The Nail Mark of Mystical Hope

This gospel (Jn 20:19-31) is often used to encourage the doubters. Even an apostle doubted so there is hope for you (or me). That’s a nice comfy reading of this story but I think it misses the deeper theological point the evangelist is making. Actually it doesn’t miss the point it just scratches the surface because it really is all about HOPE.

Unless I see the nail marks in his hands, this is quite a beautiful, touching story. Thomas, like the other apostles, has just seen his teacher, the one whom he has placed all his hope in, die. Not only that, they are all in hiding for fear that the Roman authorities will come for them too. “It sounds too incredible to be true”, Thomas must have thought. Which we can easily find ourselves saying the same thing. “I’ll believe it when I see it!”

Which is exactly what happens. Jesus invites Thomas to come and touch his hands. Thomas touches the nail marks of mystical hope. I call it mystical hope because I just read a book this week called “Mystical Hope” by Cynthia Bourgeault. She so wonderfully explains this different type of hope that we Christians live in. We often say our hope is in the Lord and similar sayings. We are speaking of a different kind of hope than what we normally think about.

Ordinary hope is tied to an outcome, an optimistic feeling. We have a sense that things will eventually get better. Cynthia writes:

“…  there is another kind of hope also represented in the Bible that is a complete reversal of our usual way of looking at things. Beneath the “upbeat” kind of hope that parts the sea and pulls rabbits out of hats, this other hope weaves its way as a quiet, even ironic counterpoint.”

Mystical Hope is not tied to a good outcome, it has a life of its own; it has something to do with a presence; and a sensations of strength, joy, and satisfaction: an “unbearable lightness of being” that is produced from within, is how she describes it.

This Mystical Hope is not an infusion that comes and goes but is an abiding state of being. It is a wellspring of life. So when Thomas touches the nail marks he is touching mystical hope. He understands and proclaims my Lord and my God! The imagery here is important. Thomas needs to touch the wounds and the wounds are present in the risen Jesus.

Resurrection is not about doing away with pain and suffering. So many christians get lost on that errant path. They think that being a christian, means we no longer should suffer. They preach a prosperity gospel that God will bless you with a rich and pain free life if you are worthy. That is so contrary to the gospel! They are stuck in ordinary hope. If a positive outcome isn’t possible we even call it hopeless.

No, the wounds are necessary, we can’t avoid them. Resurrection doesn’t mean there isn’t pain and suffering, it means pain and suffering is transformed! The paschal mystery is New life through suffering and death. Jesus’ suffering and crucifixion is transformed, a new- resurrected life is the result. His body has the nail marks but they are no longer a source of pain and death.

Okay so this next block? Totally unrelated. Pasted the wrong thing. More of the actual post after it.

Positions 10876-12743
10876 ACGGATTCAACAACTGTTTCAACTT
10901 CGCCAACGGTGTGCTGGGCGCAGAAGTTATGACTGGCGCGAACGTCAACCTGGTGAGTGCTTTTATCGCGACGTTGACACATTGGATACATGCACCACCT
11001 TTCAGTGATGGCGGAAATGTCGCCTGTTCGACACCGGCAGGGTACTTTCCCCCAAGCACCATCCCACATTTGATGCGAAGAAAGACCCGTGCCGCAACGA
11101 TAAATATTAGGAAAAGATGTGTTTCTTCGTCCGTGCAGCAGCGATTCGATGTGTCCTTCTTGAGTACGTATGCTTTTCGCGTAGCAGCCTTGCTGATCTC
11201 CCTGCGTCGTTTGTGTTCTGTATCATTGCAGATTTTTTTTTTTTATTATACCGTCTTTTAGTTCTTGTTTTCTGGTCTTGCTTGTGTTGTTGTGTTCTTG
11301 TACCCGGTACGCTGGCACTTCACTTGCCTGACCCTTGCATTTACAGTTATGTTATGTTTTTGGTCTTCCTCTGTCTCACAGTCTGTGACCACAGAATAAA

Thomas’ eyes are now open and he sees and believes. Life is forever different. Ordinary hope is fleeting, Mystical Hope transforms, it’s everlasting. Mystical Hope is what enabled the martyrs and saints to live and die the way they did. It is what strengthens a dying patient on their deathbed.

This Covid pandemic has brought more pain and suffering to our world. As the lockdown is prolonged ordinary hope can diminish. We want a transformed life without suffering but transformation always entails death. Jesus taught us that. This pandemic is teaching us now. There are things we need to let go off, things that need to die for transformation to take place. This can happen individually and in a community, and in society. There are things for us to learn at this time – what it means to be human, to be community, to be church, how to live together. We are one human family.

After Jesus’ resurrection the apostles learned a new way of living, a new way of being. They shared things, held things in common. We have forgotten how to live together in our world today. To survive, not just healthwise but economically, we are going to have to learn this too. 

Our hope is not the ordinary hope, a wish that better days are to come. We drink from the wellspring of Hope that is at our very core of our human personhood. That Mystical Hope is the body of Christ. It transforms our pain & suffering into an instrument of new life. The grace of the risen Christ can transform the effects of this pandemic but we have to let things die. Like I said on Holy Thursday, the container is broken. So we, like Thomas, need to touch the nail mark of Mystical Hope.

Fr Matthew Pyrc SJ

Fr Matthew Pyrc SJ (born Flint, Michigan 1964; entered the Jesuits 2006; ordained 2014) is a Jesuit currently completing his Jesuit formation in South Africa. He originally comes from the United States and has previously worked in University Ministry and has taught and been chaplain to students at a high school in California. He is interested in Ignatian Spirituality and world religions. He is currently interning at the Jesuit Institute and spotlight.africa.

mpyrc@jesuits.org
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